Recent world events are resulting in many survivors re-experiencing a time when safety, trust, and control were taken from them. Whether you are in need of assistance to help you cope with something that happened to you 4 hours ago or 4 decades ago, we are here.
It is time that men begin to embrace a healthier, more respectful manhood. We can promote a better society for all. We must to begin to view sexual and domestic violence as an issue we ALL need to care about. This is how we’re going to create lasting change.
Too often, men are told that we have to be in control, stoic, never cry, and never show weakness. Being vulnerable is one of the most liberating things men can do, and once we finally reveal what’s under our “masks” of manhood is when we can start to live authentically.
We need to be willing to discuss our wants and needs, and be willing to question potential unhealthy behaviors. By practicing an open dialogue with one another, we will create a collective mindset based on respect and open communication within our relationships; no matter who the relationship is with.
As important as consent is, we don’t talk about it enough. The term “consent” means the affirmative, unambiguous and voluntary agreement to engage in a specific activity which can be revoked at any time. Consent, while it may seem like a simple topic to some, is often missing from physical encounters.
It’s time we began having honest conversations with men about manhood as we take an in-depth look at what we value in men as a society. Collectively, we need to begin to value the things that truly matter rather than the unhealthy traits. So, let us ask ourselves and the ones around us: “What does manhood really mean?”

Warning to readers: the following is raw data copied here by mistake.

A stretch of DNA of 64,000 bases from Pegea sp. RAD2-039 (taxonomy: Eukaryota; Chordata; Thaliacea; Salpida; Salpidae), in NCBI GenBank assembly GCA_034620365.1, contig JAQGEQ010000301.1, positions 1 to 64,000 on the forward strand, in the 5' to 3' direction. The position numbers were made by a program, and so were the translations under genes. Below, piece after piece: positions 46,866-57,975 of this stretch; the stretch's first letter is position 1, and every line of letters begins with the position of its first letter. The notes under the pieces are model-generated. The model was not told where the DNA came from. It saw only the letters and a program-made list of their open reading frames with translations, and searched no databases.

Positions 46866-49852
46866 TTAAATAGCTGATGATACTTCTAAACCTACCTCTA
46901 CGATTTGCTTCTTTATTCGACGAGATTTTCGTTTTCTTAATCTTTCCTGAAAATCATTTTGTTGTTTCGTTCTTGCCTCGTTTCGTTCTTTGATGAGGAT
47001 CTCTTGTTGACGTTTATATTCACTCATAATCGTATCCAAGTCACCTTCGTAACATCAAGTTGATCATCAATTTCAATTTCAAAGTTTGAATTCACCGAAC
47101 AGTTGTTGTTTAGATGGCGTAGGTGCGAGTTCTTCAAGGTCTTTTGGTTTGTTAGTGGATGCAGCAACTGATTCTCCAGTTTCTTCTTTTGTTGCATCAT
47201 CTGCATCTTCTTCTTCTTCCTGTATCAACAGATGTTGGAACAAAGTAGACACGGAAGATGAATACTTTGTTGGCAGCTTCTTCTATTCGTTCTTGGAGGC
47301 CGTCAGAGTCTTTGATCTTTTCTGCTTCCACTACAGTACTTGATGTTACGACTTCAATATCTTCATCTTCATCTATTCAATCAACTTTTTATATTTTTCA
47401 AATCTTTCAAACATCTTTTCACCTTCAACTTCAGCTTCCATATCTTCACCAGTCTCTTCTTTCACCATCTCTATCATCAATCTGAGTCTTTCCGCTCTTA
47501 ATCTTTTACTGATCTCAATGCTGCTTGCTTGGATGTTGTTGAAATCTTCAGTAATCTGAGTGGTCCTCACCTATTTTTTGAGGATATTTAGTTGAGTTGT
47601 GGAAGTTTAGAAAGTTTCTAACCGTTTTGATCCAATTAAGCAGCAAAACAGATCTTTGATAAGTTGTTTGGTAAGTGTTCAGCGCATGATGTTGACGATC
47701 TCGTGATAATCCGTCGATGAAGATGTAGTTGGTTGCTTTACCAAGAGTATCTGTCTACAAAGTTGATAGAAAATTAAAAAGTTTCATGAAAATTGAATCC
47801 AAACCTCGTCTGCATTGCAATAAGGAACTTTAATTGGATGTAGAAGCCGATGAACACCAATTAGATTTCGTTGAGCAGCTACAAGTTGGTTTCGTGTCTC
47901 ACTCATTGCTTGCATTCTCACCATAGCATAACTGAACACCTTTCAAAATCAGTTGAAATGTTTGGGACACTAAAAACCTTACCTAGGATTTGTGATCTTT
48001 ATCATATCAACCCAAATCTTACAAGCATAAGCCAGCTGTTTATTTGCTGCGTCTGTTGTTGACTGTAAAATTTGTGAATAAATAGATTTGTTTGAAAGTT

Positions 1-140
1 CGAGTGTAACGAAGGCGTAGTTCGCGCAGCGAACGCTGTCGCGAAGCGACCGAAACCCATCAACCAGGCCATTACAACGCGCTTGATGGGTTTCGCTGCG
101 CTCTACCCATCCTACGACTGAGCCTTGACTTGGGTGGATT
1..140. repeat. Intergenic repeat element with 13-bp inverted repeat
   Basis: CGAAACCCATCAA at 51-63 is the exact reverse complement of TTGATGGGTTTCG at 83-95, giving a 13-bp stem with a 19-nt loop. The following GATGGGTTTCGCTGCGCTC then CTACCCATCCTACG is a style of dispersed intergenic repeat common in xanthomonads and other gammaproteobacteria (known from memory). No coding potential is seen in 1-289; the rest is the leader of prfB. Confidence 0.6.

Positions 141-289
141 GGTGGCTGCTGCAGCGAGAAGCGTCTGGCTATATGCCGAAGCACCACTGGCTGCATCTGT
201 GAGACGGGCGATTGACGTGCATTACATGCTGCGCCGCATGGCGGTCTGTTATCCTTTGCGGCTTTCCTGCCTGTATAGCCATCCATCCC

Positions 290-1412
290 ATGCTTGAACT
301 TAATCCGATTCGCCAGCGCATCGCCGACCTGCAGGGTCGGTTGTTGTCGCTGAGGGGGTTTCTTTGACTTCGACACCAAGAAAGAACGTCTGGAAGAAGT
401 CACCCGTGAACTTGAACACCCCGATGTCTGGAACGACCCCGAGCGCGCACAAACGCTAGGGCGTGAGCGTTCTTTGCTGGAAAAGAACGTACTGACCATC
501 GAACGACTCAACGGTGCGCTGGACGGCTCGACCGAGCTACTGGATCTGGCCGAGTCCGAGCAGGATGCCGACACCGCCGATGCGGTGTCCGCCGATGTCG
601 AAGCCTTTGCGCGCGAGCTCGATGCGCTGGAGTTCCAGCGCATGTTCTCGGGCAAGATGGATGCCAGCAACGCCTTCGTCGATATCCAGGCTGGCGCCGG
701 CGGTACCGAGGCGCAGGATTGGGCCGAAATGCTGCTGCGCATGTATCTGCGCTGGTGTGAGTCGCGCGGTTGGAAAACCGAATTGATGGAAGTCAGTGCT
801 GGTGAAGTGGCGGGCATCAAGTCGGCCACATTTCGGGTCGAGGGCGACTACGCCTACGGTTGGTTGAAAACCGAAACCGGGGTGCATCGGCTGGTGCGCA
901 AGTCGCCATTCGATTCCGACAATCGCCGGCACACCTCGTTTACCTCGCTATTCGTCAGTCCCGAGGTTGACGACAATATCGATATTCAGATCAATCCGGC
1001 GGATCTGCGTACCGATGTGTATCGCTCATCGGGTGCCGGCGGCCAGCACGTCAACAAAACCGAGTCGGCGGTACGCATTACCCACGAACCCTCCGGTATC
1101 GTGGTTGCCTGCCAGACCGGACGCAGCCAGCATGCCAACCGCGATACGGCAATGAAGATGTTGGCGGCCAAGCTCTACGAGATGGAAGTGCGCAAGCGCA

Anger is a common and very real emotion that every single human deals with. However; for survivors, this emotion can be overwhelming and confusing. There are ways to cope with anger that don’t involve risking harm to yourself or another person.
When we build our self-worth and become comfortable in who we are, we minimize the ability for our valued traits to become vulnerabilities. Remember, your voice matters, it is important, and you are resilient.
We are often asked, “What does an abusive person look like?” The truth is, there is no size-fits-all description of an abuser. However, warning signs of abuse, often called “red flags,” can signal to us that a partner may be trying to hold power or control over us.
Many survivors will tell you that getting out of an abusive situation is never as simple as “just leaving”. We must empower a person’s choice and not mandate specific paths of action, as the person in the relationship knows the safest way to navigate their situation.
Safety planning is crucial now more than ever, with many survivors of abuse unable to find a safe space where they can escape abuse during quarantine. A safety plan outlines ways to identify if you’re in a dangerous relationship, tips on staying safe, and preparing to leave an abusive relationship.
Children see, hear, perceive and understand far more than we realize. By understanding the impact that domestic violence has on children and knowing the signs, we can help counteract some of the negative impacts witnessing abuse can have.
Verbal abuse is a way for perpetrators of violence to gain power and control over their partner by persuading them to believe something that is untrue and harmful. Almost all individuals who have experienced physical assault report having experienced verbal abuse as well.
Domestic Violence is a pattern of abusive behavior in any relationship that is used by one person to gain or maintain power and control over another intimate partner. Our Case Management Team takes a deeper look at tactics abusers use to gain control over their partners.
At Resilience, we embrace vulnerability, acknowledge our imperfections, and rely on our colleague’s strengths to provide quality, expert service to our community.